Process versus people

I am an organised person, I like lists, I like thinking through processes.  But the more I think about it, the more I realise that I don’t get any energy from that part of my work and play.  It’s the people part that I love.

Last week was a combination of work meetings and evening meetings for various volunteer roles and little time in between.  I was filled with a rising sense of panic that all the many meetings I have attended this month have needed some process before and afterwards, but  I couldn’t find the time for the process.

I possibly don’t plan for the process, but will always say yes to a meeting.  Why?  Someone said on Thursday “it’s all about just sitting down for a chat and listening to each other”.  It really is, isn’t it?  I have met so many genuinely interesting people, with interests, skills and expertise so far removed from mine.  I find it fascinating and energising and I am a bit addicted to “just having a chat”.

The week culminated in a lovely day of “Just chats”, one with a colleague in an informal meeting, just chatting about stuff at work.  It was potentially the most productive meeting of the week.  Swiftly followed by just chatting with offspring about how the week had gone, which led to a bit of a light bulb moment for me. Then a bottle of wine and a chat led to some other ideas of future projects.  And culminating with a meal and chat with the husband I have barely seen this weekend, which prompted some other plans.

So many thoughts and ideas and plans.  Now I just need to focus on the process to make them happen.  If you are waiting for an email from me, I am spending the weekend catching up, but do feel free to nudge me.  Plenty of good intentions here, but you know what they say about good intentions.  And if anyone suggests a meeting, you know I’d much prefer that to an email.

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None of my meetings looked quite this hip.  But that should be a goal?

 

Inspired by Scouting

Not quite half way through a meetingtastic week and my brain is beginning to fail.  So instead of waking up and trying to write a blog, I decided to do some volunteering this morning.  This is totally possible because I am mainly volunteer in a sort of busman’s holiday style in a few realms.

I am a Scout – not a Scout Leader, I never go anywhere near a campfire (which makes me more sad than I had expected), but instead I am a Trustee of a Scout District.  A large part of that role involves emails and phone calls and meetings.  It’s about overseeing budget, checking that plans fit the aims of Scouting and everyone has the resources they need to create the amazing opportunities that the Scout movement gives to young people. Opportunities to have new experiences, to have fun and to challenge themselves with a ton of support from a group of volunteers dedicated to making sure they are safe and generally having a ball.    I have the absolute luxury of feeling a small part of it whilst sipping coffee and writing emails.  I am humbled by those who are much more active in their volunteering.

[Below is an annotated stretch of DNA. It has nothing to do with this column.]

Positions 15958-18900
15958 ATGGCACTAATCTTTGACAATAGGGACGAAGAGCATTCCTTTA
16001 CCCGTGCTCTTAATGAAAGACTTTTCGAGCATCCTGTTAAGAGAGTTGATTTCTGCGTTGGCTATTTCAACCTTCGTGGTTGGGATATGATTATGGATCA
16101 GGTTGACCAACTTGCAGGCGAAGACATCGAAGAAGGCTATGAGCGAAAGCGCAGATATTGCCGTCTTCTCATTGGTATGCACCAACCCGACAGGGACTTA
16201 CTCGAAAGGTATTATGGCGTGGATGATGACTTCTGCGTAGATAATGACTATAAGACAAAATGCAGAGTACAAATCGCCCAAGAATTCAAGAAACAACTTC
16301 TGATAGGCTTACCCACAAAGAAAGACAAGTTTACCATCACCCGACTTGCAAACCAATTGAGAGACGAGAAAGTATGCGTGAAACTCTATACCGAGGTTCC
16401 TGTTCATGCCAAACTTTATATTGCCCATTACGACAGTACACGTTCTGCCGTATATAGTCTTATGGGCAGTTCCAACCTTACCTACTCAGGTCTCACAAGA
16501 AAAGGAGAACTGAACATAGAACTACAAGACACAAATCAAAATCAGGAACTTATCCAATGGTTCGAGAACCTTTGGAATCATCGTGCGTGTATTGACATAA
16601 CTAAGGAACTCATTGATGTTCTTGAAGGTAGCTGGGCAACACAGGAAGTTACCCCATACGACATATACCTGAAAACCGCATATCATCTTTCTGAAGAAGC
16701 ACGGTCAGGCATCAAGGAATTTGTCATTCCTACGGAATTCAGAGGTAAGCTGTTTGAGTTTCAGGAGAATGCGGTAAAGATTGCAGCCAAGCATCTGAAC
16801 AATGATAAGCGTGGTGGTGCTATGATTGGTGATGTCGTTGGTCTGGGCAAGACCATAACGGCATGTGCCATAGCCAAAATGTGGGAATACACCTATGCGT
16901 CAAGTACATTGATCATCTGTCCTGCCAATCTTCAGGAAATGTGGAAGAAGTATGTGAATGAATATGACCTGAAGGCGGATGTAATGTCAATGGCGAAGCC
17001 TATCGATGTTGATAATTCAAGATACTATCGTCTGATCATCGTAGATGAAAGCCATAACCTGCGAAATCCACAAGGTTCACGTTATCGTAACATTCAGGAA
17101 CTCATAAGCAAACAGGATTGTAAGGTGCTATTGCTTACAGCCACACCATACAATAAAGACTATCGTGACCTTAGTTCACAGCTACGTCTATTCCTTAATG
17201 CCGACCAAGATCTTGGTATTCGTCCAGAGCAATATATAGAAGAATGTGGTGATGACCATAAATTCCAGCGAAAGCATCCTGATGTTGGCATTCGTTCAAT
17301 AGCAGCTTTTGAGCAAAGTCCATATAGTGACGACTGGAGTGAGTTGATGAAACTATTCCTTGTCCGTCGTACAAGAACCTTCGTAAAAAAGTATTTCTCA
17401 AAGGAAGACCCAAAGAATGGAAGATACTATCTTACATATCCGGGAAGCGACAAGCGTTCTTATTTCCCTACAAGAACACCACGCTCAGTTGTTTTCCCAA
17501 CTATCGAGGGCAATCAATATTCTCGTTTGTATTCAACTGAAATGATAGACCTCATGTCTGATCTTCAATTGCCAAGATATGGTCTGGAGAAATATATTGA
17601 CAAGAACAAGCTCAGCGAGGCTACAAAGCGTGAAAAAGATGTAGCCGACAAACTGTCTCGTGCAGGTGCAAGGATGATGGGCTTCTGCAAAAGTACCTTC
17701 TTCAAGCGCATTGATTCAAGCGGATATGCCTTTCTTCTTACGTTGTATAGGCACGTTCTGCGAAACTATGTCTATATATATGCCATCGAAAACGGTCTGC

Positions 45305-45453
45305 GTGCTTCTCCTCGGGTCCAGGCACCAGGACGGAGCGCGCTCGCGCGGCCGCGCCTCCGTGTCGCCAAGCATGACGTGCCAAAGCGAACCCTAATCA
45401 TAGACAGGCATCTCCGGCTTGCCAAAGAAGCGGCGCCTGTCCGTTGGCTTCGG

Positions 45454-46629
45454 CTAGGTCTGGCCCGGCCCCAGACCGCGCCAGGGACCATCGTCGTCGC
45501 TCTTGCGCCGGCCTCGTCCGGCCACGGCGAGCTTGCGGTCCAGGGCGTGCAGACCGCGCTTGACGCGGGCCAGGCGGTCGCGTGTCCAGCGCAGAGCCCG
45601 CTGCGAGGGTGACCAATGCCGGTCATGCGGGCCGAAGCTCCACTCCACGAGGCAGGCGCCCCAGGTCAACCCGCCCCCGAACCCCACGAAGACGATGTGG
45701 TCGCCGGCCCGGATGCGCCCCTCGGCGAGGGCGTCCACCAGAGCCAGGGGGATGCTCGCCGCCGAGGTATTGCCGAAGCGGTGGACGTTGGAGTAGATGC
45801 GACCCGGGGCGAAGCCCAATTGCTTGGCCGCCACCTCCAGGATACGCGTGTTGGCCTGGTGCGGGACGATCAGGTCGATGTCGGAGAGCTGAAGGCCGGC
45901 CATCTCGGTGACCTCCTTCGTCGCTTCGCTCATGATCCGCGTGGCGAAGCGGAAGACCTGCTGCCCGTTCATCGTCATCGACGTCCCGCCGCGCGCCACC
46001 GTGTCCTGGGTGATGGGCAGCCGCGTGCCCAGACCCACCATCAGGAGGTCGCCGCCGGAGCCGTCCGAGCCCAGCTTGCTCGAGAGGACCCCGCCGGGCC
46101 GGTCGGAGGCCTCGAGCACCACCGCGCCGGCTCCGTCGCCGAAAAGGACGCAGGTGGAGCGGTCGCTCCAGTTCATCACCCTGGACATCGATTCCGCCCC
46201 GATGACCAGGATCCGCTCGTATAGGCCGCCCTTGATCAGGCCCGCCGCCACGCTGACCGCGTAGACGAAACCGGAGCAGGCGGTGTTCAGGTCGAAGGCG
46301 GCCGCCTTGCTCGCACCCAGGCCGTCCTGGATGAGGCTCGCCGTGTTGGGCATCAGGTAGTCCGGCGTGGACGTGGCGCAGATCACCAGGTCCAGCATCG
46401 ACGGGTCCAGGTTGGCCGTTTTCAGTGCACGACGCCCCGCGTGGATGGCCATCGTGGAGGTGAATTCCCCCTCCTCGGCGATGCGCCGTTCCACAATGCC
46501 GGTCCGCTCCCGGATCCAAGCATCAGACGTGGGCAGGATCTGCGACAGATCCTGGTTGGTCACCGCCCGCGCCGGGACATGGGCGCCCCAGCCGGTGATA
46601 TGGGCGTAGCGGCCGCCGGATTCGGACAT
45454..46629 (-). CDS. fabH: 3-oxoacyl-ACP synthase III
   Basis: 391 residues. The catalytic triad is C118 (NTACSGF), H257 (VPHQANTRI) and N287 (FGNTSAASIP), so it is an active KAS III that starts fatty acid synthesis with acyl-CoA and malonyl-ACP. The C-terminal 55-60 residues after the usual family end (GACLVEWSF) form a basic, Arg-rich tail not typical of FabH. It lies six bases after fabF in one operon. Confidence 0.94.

Scouts has an interesting image in the wider community, some still think it is a boys’ organisation – it is not and has not been for years.   Some think its old fashioned in its activities.  It’s not, but sometimes it is traditional, but I am not sure that is ever a bad thing.  Surely a bit of a mix of activity is a really good thing?  I have a general concern that we tend to encourage our children to focus on one activity far too early in life, Scouting offers the opportunity to try lots of things, some active, some less so.  Some modern activities, some much more traditional, but not less interesting or useful.  Tying knots stood my offspring in good stead when they did a course of technical theatre, the course tutors were amazed as the offspring capably tied the ropes for the pieces of set.

That said, they have also learnt a huge amount about team working, leadership and how to cope with challenge, as well as so many activities I cannot list them all here.  My mantra for years has been “no, not paying for that, you can do it through Scouts, it will be SO much better”.

And all of this through the dedication of volunteers to the cause of making the world a safer, more enjoyable place for children.  And looking at the leaders – young people who grow into enthusiastic citizens, keen to be an active part of their local community.

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The mystery of a busy week

 

It is one of those weeks where I am doing consecutive travel days, it doesn’t happen too often thankfully, because working in London when I don’t live in the south east of the country feels like hard work.  I am always comforted by the fact my commute is possibly easier than for many who do live in the south east though.

However, as well as extra travel, there seems to be a bit of extra everything.  Why does that happen? A few years ago I came across Laura Vanderkam and her book I Know How She Does It which is a fascinating study of the time of high earning women who happen to have children.  Vanderkam’s premise is that we do all have more time than we think – each of us has 168 hours per week and a few things are true of us all.  Apparently,  we spend more time with our children than we tend to think – we tend to discount mornings for example, or the time spent in cars taking them places.  And we generally sleep more than we tell ourselves we do. And, this is fascinating, we tend to work much less than we think we do.  The key to her work is asking people to track their time for at least a week, but preferably more.  It’s something I have tried to do and am tempted to for the next month or so.

Does this week just feel busy, or is it busier than usual?  Do I just notice it because the travel saps energy, possibly more so than usual because I am struggling with the tail end of a virus?  Or is it because I am getting stuff done, but less time means I am not getting it done perfectly?  My email inbox this morning contains various correction to the notes of Monday’s meeting  – not even close to perfect apparently.

So in an attempt to discover whether this is sod’s law at work actually piling everything into one week when my offspring are lounging around on holiday, or whether it just feels like that, I think I need to write it all down for a few weeks.

Meanwhile – need more coffee.